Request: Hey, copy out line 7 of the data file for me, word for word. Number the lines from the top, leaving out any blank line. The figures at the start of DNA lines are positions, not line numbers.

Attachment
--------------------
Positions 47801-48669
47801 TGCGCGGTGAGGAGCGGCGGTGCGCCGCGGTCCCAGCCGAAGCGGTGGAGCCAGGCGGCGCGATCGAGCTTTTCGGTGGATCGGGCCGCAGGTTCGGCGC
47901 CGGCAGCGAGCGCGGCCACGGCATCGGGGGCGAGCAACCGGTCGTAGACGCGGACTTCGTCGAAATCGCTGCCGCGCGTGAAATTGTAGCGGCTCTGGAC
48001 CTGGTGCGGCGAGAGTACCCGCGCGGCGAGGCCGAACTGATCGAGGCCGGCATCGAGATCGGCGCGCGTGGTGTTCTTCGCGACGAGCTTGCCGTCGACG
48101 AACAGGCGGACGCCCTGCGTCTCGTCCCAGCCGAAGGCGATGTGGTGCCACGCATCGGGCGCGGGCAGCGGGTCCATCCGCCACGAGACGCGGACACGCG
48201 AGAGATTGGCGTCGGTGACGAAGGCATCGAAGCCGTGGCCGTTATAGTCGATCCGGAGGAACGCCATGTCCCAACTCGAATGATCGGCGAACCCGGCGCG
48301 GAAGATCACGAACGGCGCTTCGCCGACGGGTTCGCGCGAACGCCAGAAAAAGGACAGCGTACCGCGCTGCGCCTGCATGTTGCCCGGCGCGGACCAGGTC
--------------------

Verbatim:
48301 GAAGATCACGAACGGCGCTTCGCCGACGGGTTCGCGCGAACGCCAGAAAAAGGACAGCGTACCGCGCTGCGCCTGCATGTTGCCCGGCGCGGACCAGGTC